What is happening?
Since earlier this week, there’s been a massive attack on websites around the globe, in particular targeting WordPress installations (which is the world’s most widely-used Content Management System).
This type of attack involves bombarding the login page with hundreds of usernames and passwords in an attempt to guess the access details to your website. It’s otherwise known as a “brute force” password attack. Computers are setup to automatically crawl the Internet finding more and more websites to target.
Often these computers are normal family PCs, which have been infected by malicious software that runs in the background, without the computer’s owner even knowing about it. The infected computer may receive commands from a central computer. Together, these computers are called a “botnet” and can unleash devastating force on websites when these computers all work together, often crashing the website servers under the strain. This attack then becomes a “denial of service” attack, which is when lots and lots of traffic is targeted at websites with the objective to crash and bring down those sites.
What’s different about this WordPress attack?
On a normal week, we detect and temporarily block these malicious computers and often see at least one attack per day. We get an instant email notification when this happens. Our security in place means no harm is done, whilst our servers have more than sufficient capacity to deal with these occasional attacks.
However, what has been happening this week is an incredibly large botnet has been formed, estimated at over 90,000 computers, which brings with it tremendous force. This has slowed down web servers and whole data centres due to the amount of traffic being bombarded at the equipment. In addition, rather than just home computers being infected and joining the botnet, reports suggest that compromised websites are also joining the botnet. and, of course, web servers have a lot more power and speed than a typical home PC.
Many of the biggest names in the hosting business, from all around the world, have announced that their systems are being affected by this attack, which is slowing down their web servers. Having just looked at some blogs, UK2, HostGator, Host Europe and many others are reporting issues, so this is a truly global attack affecting almost every hosting company.
Whilst none of our client websites have been directly affected by this attack, we’ve noticed in the past few days that several of the websites hosted on our servers have, at times, been slower than usual. This is because of the pressure being put on the data centre we use and its links to the wider internet.
A similar attack was launched only recently against Spamhaus, described in a BBC News article as the “biggest cyber-attack of its kind in history”.
What security measures do you put into place?
For most of our Content Management System (CMS) websites, we use a specially customised version of WordPress exclusive to our customers. We also put into place a whole list of security measures to secure our websites much, much more than you’d find in the majority of other WordPress websites on the Internet.
Whilst we don’t go into specifics (we would be foolish to let our secrets out of the bag!), some of the measures we put into place include:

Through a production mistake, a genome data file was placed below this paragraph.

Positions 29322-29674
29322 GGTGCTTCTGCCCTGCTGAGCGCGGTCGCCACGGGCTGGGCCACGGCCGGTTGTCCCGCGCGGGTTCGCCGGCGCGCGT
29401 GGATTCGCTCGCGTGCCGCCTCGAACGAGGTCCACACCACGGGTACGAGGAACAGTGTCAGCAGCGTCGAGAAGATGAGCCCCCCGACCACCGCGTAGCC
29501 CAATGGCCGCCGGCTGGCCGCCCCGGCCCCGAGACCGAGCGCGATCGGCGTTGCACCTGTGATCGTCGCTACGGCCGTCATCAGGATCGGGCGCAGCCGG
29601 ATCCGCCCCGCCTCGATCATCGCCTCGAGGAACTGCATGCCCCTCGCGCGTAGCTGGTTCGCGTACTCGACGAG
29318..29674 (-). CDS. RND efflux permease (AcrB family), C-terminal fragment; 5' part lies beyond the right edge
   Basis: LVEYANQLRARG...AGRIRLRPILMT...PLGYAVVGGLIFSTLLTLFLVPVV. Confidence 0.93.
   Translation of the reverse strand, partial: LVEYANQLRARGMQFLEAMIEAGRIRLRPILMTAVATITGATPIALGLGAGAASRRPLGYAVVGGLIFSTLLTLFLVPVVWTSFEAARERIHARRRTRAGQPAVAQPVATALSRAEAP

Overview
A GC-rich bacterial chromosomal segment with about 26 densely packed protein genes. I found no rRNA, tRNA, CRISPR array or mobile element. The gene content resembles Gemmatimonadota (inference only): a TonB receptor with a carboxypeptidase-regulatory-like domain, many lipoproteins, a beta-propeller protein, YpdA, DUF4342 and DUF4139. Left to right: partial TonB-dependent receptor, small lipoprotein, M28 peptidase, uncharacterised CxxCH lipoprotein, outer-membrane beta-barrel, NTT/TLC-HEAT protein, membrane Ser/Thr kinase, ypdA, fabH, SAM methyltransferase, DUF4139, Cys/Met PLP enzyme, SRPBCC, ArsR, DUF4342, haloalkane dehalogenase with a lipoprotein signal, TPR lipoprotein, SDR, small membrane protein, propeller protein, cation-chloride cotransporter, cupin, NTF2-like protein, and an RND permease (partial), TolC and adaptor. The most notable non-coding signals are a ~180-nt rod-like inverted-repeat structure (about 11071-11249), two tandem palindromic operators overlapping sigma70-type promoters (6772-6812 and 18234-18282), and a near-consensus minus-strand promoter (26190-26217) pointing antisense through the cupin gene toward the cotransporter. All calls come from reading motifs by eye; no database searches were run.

- Changing a lot of the default settings and configuration.
- Never using default usernames (like “admin”) or easily cracked passwords.
- Temporarily blocking users who enter a wrong username or password after a number of attempts.
- Protecting the CMS software files by putting a secondary level of password access in place (our clients will know they login using a generic username and password, before getting to the main login screen).
- Restricting access to areas of the website that the public don’t need to access or see.
- Blocking methods that are commonly used to hack and gain access to websites.
What are you doing about this attack?
At the moment our data centre technicians are doing all they can to minimise and fend off this attack, so you can rest assured there’s a whole team on the case. Hosting companies from around the world are sharing knowledge to understand this attack. We’re monitoring the situation carefully and keeping an eye on the uptime and load speeds of all our customer websites, as we do all the time anyway.
We’ve also not needed to make any immediate changes to the security on our own customer websites, as we already have a very high level of security in place, but that’s not to say we ignore what’s happening. We roll out upgrades silently several times per year to all our clients using our CMS.
What can I do myself to help improve security?
These general tips will help improve security when you use our CMS:
- Firstly, ensure you always use a strong strength password, i.e. one that includes capital letters, symbols and is a good length. This means it’s harder to guess and, especially for brute force password attacks like this, it makes it incredibly difficult for a malicious computer to gain access.
- Don’t use the same password for your CMS on other websites or online accounts. Your CMS password should be unique to your Primary Image CMS only, just in case your password gets compromised on another site.
- Install a good anti-virus program on your computer and make sure it’s being kept up-to-date automatically. There’s some really good free anti-virus programs available, so you’ve really got no excuse! This will help prevent malicious software spying on your passwords, plus it helps protect your computer from becoming part of a botnet.
Mike founded Primary Image in 2010. He specialises in the WordPress website platform and speaks regularly at national web design conferences. Mike became a member (MCIPR) of the Chartered Institute of Public Relations in 2015.